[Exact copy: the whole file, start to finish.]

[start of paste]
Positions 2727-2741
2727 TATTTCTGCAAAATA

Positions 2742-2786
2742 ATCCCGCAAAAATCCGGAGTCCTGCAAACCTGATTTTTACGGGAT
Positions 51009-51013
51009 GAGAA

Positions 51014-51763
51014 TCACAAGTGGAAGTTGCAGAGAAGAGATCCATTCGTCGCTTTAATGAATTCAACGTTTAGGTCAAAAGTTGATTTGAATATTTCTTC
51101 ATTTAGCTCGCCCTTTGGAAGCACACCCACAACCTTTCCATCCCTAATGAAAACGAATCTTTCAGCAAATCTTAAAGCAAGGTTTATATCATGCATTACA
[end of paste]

Positions 2727-2741
2727 TATTTCTGCAAAATA

Positions 2742-2786
2742 ATCCCGCAAAAATCCGGAGTCCTGCAAACCTGATTTTTACGGGAT
Positions 51009-51013
51009 GAGAA

Positions 51014-51763
51014 TCACAAGTGGAAGTTGCAGAGAAGAGATCCATTCGTCGCTTTAATGAATTCAACGTTTAGGTCAAAAGTTGATTTGAATATTTCTTC
51101 ATTTAGCTCGCCCTTTGGAAGCACACCCACAACCTTTCCATCCCTAATGAAAACGAATCTTTCAGCAAATCTTAAAGCAAGGTTTATATCATGCATTACA